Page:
The flâneur was born at the same time as the modern metropolis. This initially male only figure underwent progressive feminisation in the 20th century as women took possession of the urban space. To become “flâneuses”, women had to be able to observe the city in an autonomous way, become the artist’s doppelgangers, and walk the city alone, exposing themselves to others’ gaze and keeping themselves ready to interact with the unknown. If the conditions of a female flâneur are not always present in the city, they are even less to find in the predominantly working class suburbs marked by successive waves of immigration from North and Sub-Saharan Africa. Can the female flâneur have a rightful place in deprived suburban areas where a stronger male domination has forced women to limit their outings and adopt more traditional female roles? This article looks at mobility of young female characters of Maghrebi descent in three novels by Faïza Guène, Habiba Mahany and Cloé Korman in order to explore the limits of female mobility in today’s French banlieues which find their literary echo in contemporary « banlieue novels ».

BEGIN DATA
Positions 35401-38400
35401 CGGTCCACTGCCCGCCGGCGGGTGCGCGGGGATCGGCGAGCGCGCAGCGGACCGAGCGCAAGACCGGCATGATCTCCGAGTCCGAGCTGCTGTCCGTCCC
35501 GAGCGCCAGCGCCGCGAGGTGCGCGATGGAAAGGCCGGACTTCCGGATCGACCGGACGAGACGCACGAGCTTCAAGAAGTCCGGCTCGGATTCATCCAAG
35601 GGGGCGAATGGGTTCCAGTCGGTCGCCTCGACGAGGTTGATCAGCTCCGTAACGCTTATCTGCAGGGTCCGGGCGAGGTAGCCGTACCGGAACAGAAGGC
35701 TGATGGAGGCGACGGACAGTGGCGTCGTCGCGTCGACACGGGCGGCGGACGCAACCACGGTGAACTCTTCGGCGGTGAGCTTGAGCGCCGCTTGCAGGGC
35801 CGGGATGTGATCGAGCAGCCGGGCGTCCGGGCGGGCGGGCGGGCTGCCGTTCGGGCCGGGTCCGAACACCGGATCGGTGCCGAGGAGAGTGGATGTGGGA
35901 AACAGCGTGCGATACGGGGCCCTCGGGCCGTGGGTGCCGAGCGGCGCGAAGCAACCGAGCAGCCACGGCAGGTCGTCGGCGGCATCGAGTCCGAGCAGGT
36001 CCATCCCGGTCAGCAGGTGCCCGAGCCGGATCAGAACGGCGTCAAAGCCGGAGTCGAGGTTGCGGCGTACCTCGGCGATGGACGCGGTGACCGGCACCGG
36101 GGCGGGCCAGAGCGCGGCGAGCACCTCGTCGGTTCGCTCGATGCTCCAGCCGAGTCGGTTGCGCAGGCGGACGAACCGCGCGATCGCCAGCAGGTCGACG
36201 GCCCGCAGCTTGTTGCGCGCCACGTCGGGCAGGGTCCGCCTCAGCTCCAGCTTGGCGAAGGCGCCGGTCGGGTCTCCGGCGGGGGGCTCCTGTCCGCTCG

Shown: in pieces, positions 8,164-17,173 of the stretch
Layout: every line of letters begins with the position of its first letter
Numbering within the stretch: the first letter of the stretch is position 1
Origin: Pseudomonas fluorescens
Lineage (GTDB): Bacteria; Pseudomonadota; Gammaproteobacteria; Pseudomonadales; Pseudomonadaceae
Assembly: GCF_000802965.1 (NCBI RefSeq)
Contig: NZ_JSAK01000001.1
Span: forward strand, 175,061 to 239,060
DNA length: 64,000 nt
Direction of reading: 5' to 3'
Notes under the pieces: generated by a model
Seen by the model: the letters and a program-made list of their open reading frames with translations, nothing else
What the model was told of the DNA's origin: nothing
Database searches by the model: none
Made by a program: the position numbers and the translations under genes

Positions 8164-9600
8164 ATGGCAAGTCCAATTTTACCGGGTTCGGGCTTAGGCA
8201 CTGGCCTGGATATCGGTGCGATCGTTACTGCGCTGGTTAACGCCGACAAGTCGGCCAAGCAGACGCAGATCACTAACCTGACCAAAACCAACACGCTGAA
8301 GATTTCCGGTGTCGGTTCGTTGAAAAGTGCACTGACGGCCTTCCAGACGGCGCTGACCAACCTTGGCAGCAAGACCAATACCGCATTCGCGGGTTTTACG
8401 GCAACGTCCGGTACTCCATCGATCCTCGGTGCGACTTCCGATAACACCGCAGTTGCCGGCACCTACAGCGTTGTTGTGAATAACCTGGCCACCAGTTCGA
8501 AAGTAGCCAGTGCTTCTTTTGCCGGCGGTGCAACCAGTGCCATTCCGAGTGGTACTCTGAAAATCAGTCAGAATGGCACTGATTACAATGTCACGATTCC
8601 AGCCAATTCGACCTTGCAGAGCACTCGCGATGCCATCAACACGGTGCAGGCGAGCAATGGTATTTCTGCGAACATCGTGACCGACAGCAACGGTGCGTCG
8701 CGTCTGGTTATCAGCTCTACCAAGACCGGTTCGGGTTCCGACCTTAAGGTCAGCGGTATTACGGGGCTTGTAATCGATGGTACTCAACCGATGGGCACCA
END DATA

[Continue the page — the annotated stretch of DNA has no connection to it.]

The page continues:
|Translated title of the contribution||What place for “flâneuses” in French suburbs ?|
|Number of pages||66|
|Journal||Sciences de la Société|
|Publication status||Published - 1 Nov 2016|